Royals, A’s proving MLB teams can be both buyers and sellers

Around this time of year, it has been historically pretty easy to tell what a team’s future goals are by examining their offseason transaction record. Contenders would have added. Rebuilders would have sold. 

But in taking a look at recent moves across Major League Baseball, it’s clear that the traditional buyer-seller split is becoming less obvious. 

Consider the Kansas City Royals, for example. They just promised two pitchers who will play this season at the respective ages of 39 and 35, Zack Greinke and Aroldis Chapman, roughly $12 million, as well as several million more in reported possible incentives. Within the same seven-day span, the Royals traded away two significantly younger players, Michael A. Taylor and Adalberto Mondesi, who were due to earn significantly less money this season.

This is not a judgment on the quality of the Royals’ decisions. There’s sense in it. Mondesi has plenty of potential, but not the track record to match. Greinke sells tickets. Chapman could conceivably return to the form that has made him a midseason trade asset in years past. Left-hander Josh Taylor, the return from the Red Sox for Mondesi, was effective last season.

It’s just interesting that the Royals, losers for six consecutive seasons and recently operating under new management, have chosen to thread the needle between short-term and long-term thinking.

Consider, too, the Oakland Athletics. They have continued to deal their most-valued young players in recent months, but they have supplemented the sell-off with a number of veteran free-agent additions. One day before they finalized the signing of veteran first baseman Jesús Aguilar, they traded away 29-year-old left-hander Cole Irvin, who has not yet even reached arbitration eligibility. And they traded him to the Baltimore Orioles, not a team that has given the league big “buyer” vibes in recent months.

It used to be that trades were like memory games, matching buyers on one side and sellers on the other. Now, it’s more difficult to tell who considers themselves what, and in which instance. Teams can be both. 

Extension season

The periods just before spring training and just before Opening Day typically feature more extensions than other portions of the calendar. That, at least, hasn’t changed. The Rays alone have in recent days extended three key players: Yandy Díaz, Pete Fairbanks and Jeffrey Springs. The Mets signed star second baseman Jeff McNeil to a four-year contract that guarantees him $50 million.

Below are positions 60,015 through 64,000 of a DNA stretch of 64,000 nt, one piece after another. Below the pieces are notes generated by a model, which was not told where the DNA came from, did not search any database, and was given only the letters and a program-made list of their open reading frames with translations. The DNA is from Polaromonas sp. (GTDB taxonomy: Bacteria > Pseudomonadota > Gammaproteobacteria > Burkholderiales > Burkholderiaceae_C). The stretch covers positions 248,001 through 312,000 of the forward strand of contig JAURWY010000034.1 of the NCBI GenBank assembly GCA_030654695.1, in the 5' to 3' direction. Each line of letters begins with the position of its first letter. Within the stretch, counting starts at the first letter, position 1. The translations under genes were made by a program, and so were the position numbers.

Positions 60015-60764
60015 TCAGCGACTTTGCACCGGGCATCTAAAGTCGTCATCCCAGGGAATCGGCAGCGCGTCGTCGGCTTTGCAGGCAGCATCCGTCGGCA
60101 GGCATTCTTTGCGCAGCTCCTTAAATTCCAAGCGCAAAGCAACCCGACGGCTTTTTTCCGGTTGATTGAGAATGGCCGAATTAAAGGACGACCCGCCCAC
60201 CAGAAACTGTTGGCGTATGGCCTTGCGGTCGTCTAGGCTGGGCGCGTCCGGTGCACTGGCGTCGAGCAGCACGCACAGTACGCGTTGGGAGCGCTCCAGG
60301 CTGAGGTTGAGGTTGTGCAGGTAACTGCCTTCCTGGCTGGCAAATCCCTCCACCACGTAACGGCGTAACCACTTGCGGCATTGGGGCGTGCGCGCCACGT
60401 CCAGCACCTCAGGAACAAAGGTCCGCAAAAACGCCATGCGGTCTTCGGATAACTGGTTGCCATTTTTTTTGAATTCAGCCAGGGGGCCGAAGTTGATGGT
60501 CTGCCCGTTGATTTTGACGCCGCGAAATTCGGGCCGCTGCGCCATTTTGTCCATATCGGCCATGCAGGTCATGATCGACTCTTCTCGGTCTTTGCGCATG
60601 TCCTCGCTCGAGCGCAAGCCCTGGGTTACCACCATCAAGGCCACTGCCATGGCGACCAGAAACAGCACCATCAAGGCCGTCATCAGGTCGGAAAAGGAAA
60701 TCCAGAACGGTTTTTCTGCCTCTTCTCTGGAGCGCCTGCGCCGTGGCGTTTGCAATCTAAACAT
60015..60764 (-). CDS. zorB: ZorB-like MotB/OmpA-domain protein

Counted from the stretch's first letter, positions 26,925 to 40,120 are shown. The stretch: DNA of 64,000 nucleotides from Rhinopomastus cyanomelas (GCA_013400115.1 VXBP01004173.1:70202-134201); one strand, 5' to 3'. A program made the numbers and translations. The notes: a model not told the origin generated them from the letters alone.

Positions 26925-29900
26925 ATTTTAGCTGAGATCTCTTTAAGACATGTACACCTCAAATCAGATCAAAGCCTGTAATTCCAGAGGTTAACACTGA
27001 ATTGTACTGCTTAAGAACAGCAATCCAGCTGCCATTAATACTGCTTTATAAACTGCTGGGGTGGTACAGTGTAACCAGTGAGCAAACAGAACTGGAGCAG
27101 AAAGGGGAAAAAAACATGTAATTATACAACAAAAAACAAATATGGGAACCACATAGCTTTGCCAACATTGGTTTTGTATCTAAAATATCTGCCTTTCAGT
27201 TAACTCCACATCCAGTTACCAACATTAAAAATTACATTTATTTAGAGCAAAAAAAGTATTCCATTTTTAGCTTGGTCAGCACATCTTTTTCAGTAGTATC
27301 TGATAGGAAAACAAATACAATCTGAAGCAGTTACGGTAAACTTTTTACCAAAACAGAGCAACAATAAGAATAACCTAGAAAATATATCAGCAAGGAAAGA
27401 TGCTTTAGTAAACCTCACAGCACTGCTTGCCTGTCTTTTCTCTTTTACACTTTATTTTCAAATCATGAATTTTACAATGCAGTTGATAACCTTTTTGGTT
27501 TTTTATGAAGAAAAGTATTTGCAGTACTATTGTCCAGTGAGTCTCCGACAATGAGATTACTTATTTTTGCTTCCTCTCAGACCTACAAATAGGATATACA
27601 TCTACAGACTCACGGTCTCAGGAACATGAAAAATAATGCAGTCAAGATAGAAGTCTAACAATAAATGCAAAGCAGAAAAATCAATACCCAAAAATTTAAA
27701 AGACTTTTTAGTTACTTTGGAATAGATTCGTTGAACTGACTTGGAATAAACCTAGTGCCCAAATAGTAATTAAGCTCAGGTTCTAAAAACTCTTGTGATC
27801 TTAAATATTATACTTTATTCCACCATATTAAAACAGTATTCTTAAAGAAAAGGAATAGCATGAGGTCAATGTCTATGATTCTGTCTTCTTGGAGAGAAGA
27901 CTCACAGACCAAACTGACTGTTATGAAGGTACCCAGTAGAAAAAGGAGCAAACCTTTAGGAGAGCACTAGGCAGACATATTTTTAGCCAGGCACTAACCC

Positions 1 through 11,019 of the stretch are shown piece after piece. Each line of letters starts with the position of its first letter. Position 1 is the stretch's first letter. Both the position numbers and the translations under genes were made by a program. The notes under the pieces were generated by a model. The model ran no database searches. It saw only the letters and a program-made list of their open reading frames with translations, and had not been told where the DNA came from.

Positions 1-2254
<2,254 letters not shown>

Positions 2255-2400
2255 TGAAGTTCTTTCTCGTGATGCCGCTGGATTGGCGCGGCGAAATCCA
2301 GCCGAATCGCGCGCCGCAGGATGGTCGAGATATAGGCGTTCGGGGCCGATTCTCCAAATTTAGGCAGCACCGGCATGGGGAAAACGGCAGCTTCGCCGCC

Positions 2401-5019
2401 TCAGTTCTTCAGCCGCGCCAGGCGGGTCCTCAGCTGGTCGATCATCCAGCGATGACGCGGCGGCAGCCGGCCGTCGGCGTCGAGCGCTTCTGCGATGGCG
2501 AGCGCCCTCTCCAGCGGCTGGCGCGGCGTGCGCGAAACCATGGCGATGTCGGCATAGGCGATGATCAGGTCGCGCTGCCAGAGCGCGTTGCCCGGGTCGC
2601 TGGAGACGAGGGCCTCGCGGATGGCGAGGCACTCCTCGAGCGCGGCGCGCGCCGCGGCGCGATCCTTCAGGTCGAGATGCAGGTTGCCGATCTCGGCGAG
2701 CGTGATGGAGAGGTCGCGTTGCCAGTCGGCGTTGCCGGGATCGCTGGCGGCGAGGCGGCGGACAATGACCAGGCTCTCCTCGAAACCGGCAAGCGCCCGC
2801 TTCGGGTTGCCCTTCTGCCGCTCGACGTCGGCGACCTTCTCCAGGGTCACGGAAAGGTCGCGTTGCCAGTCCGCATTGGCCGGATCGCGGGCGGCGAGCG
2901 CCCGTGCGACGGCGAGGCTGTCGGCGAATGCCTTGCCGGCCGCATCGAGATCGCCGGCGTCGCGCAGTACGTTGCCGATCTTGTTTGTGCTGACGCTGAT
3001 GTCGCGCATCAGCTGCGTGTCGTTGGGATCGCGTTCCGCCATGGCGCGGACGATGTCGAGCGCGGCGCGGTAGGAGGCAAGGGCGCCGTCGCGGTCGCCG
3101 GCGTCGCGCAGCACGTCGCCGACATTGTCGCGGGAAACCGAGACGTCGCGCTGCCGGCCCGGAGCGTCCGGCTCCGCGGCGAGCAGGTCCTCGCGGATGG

The common thread between the recent re-signees is this: They’re all late bloomers. None were top draft picks or highly-priced international signees. Díaz, 31, Springs, 30, and Fairbanks, 29, all made their major-league debuts at 25. None logged a season worth 1 or more WAR until they were at least 28. While McNeil, 30, broke out immediately upon debuting, he didn’t even make the majors until three months after he turned 26. 

But, last season, the four players combined to produce more than 14 WAR, as calculated by Baseball-Reference. In other words, on the open market, they would have been worth more in 2022 alone than the $116 million they were collectively guaranteed with these extensions. 

A couple teams have found favorable deals by pouncing on these late bloomers. It’ll be interesting to monitor whether that trend continues throughout extension season, or whether we see a return to younger players signing such contracts.

Which team will be sold next?

A few months ago, it seemed plausible that two major-league teams, the Nationals and Angels, would be sold by Opening Day. It now looks like neither team will be sold. 

Angels owner Arte Moreno last week announced a change of heart regarding his intentions, and local reporting out of Washington D.C. increasingly indicates that Nationals principal owner Mark Lerner is more likely to sell a portion of the franchise rather than the majority stake.

2023 was slated to be a transitional year within the league. It now projects as more of the same. Expansion remains on the long-term radar, but commissioner Rob Manfred has repeatedly plainly stated that the stadium circumstances in both Oakland and Tampa Bay must be resolved before the league introduces any new franchises.

What Ohtani’s future looks like with Moreno not selling the Angels

What Ohtani's future looks like with Moreno not selling the Angels

Ben Verlander and Alex Curry deep dive into the news that Arte Moreno taking the Angels off the market and what it means for the future of Mike Trout, Shohei Ohtani and the organization.

The closest thing to a hard deadline in either case is a Jan. 15, 2024 trigger within the new collective bargaining agreement. If the Athletics have not come to a binding agreement for a new stadium by that date, they will lose access to revenue-sharing funds — more than $100 million annually. The situation has already been untenable. That would take it far farther. But that’s nearly a year away. 

The Rays have had recent movement with St. Petersburg and its mayor, but the team president told the Tampa Bay Times that the process remains in its early stages. Their current lease runs through 2027. There could be some status quo in our future.

Pedro Moura is the national baseball writer for FOX Sports. He previously covered the Dodgers for The Athletic, the Angels and Dodgers for the Orange County Register and L.A. Times, and his alma mater, USC, for ESPN Los Angeles. He is the author of “How to Beat a Broken Game.” Follow him on Twitter at @pedromoura.

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